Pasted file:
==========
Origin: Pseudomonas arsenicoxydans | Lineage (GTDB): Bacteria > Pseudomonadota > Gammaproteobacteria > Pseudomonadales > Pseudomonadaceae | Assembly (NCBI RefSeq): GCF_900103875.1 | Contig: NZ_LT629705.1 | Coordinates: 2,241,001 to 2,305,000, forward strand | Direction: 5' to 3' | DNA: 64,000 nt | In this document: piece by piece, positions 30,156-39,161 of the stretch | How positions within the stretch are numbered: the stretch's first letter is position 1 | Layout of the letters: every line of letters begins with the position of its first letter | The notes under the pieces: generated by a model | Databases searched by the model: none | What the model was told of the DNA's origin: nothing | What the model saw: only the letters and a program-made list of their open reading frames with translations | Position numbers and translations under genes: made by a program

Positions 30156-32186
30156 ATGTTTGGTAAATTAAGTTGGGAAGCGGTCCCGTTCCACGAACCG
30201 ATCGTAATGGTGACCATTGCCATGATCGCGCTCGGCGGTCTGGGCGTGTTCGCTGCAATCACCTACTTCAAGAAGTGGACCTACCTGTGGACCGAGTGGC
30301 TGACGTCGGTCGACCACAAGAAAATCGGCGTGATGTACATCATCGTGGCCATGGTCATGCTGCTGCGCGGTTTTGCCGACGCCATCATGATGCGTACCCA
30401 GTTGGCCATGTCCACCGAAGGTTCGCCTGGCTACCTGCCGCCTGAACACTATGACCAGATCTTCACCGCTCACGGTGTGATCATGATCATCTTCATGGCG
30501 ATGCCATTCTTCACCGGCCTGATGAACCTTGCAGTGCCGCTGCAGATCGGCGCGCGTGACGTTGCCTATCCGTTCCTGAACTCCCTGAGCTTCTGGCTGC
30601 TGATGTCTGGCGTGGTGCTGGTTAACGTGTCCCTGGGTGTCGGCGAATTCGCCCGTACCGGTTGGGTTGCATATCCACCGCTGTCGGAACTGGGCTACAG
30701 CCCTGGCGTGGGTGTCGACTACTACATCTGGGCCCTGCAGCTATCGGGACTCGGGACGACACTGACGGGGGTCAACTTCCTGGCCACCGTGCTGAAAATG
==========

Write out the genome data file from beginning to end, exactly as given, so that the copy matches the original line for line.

Origin: Pseudomonas arsenicoxydans | Lineage (GTDB): Bacteria > Pseudomonadota > Gammaproteobacteria > Pseudomonadales > Pseudomonadaceae | Assembly (NCBI RefSeq): GCF_900103875.1 | Contig: NZ_LT629705.1 | Coordinates: 2,241,001 to 2,305,000, forward strand | Direction: 5' to 3' | DNA: 64,000 nt | In this document: piece by piece, positions 30,156-39,161 of the stretch | How positions within the stretch are numbered: the stretch's first letter is position 1 | Layout of the letters: every line of letters begins with the position of its first letter | The notes under the pieces: generated by a model | Databases searched by the model: none | What the model was told of the DNA's origin: nothing | What the model saw: only the letters and a program-made list of their open reading frames with translations | Position numbers and translations under genes: made by a program

Positions 30156-32186
30156 ATGTTTGGTAAATTAAGTTGGGAAGCGGTCCCGTTCCACGAACCG
30201 ATCGTAATGGTGACCATTGCCATGATCGCGCTCGGCGGTCTGGGCGTGTTCGCTGCAATCACCTACTTCAAGAAGTGGACCTACCTGTGGACCGAGTGGC
30301 TGACGTCGGTCGACCACAAGAAAATCGGCGTGATGTACATCATCGTGGCCATGGTCATGCTGCTGCGCGGTTTTGCCGACGCCATCATGATGCGTACCCA
30401 GTTGGCCATGTCCACCGAAGGTTCGCCTGGCTACCTGCCGCCTGAACACTATGACCAGATCTTCACCGCTCACGGTGTGATCATGATCATCTTCATGGCG
30501 ATGCCATTCTTCACCGGCCTGATGAACCTTGCAGTGCCGCTGCAGATCGGCGCGCGTGACGTTGCCTATCCGTTCCTGAACTCCCTGAGCTTCTGGCTGC
30601 TGATGTCTGGCGTGGTGCTGGTTAACGTGTCCCTGGGTGTCGGCGAATTCGCCCGTACCGGTTGGGTTGCATATCCACCGCTGTCGGAACTGGGCTACAG
30701 CCCTGGCGTGGGTGTCGACTACTACATCTGGGCCCTGCAGCTATCGGGACTCGGGACGACACTGACGGGGGTCAACTTCCTGGCCACCGTGCTGAAAATG